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Studies suggest that apologies are beneficial (e.g., Darby & Schlenker, 1982) and lead to positive outcomes such as forgiveness (e.g., Fehr, Gelfand, & Nag, 2010), positive feelings toward the transgressor (e.g., DeCremer, van Dijk, & Pillutla, 2010), and reduced sentencing in legal cases (e.g., Robbennolt, 2003). These findings have been supported within close relationships, business-consumer relationships, and employer-employee relationships, but have not yet been explored within professor-student relationships. The aftermath of a mistake is a critical moment and carries particular weight in students’ overall perceptions of their professors (e.g., Tucker, 2006). The purpose of the current study is to compare students’ perceptions of professors who apologize to those who don’t. Using a vignette methodology, I found that students’ perceptions of the professor differed between a non-apologetic condition and apologetic condition. In addition, results revealed that male, not female, professors were perceived to be better transformational leaders when they gave an apology, while female professors were perceived more negatively in terms of service quality in the apologetic condition.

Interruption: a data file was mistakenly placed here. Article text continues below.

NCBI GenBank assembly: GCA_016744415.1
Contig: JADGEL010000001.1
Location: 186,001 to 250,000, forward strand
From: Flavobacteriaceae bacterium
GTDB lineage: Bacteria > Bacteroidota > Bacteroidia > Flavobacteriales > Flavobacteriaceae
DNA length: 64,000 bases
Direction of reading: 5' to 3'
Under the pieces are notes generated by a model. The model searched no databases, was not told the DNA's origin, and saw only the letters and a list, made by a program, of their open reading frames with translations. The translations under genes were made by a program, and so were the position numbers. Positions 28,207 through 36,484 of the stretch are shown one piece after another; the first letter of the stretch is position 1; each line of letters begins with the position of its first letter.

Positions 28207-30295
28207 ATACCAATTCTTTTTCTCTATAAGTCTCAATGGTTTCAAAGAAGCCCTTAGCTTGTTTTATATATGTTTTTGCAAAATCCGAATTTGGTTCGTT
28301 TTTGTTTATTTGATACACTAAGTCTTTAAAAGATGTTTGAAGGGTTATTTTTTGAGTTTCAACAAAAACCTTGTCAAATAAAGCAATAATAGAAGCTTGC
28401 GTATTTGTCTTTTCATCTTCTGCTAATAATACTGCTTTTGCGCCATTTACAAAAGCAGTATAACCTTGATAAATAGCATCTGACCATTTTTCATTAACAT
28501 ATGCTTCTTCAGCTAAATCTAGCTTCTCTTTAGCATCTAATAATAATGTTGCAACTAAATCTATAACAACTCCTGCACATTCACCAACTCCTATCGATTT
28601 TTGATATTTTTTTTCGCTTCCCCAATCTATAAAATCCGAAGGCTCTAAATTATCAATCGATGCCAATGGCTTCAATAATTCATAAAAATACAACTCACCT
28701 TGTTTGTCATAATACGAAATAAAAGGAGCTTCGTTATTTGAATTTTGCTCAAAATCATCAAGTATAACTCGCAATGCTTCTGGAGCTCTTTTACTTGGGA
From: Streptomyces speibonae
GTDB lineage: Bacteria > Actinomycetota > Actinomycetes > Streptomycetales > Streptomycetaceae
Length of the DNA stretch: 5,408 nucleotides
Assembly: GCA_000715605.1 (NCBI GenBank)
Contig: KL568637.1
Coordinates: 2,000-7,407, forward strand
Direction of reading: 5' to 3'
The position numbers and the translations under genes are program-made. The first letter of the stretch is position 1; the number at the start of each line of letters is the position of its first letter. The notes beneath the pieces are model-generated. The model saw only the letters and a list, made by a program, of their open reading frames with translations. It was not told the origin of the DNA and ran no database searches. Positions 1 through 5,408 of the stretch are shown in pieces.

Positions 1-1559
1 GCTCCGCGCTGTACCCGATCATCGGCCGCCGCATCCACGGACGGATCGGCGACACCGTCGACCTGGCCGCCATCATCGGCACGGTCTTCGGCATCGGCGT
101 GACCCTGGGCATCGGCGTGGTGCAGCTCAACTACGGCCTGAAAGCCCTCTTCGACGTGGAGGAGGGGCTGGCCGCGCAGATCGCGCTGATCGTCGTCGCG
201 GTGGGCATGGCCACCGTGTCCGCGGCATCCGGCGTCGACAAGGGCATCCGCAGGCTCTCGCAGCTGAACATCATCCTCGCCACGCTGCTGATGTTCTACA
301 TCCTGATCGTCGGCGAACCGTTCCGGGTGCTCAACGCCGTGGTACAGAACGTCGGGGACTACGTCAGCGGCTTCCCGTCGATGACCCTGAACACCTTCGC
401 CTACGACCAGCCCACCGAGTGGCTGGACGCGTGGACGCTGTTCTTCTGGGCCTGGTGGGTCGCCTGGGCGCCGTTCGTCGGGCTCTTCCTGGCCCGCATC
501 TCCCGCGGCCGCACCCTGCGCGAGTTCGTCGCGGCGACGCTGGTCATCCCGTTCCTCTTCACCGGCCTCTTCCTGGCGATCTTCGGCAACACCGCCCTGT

Thesis Comittee

Krista Hill Cummings (Thesis Director)

Deborah Litvin

Todd Harris

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Original document was submitted as an Honors Program requirement. Copyright is held by the author.

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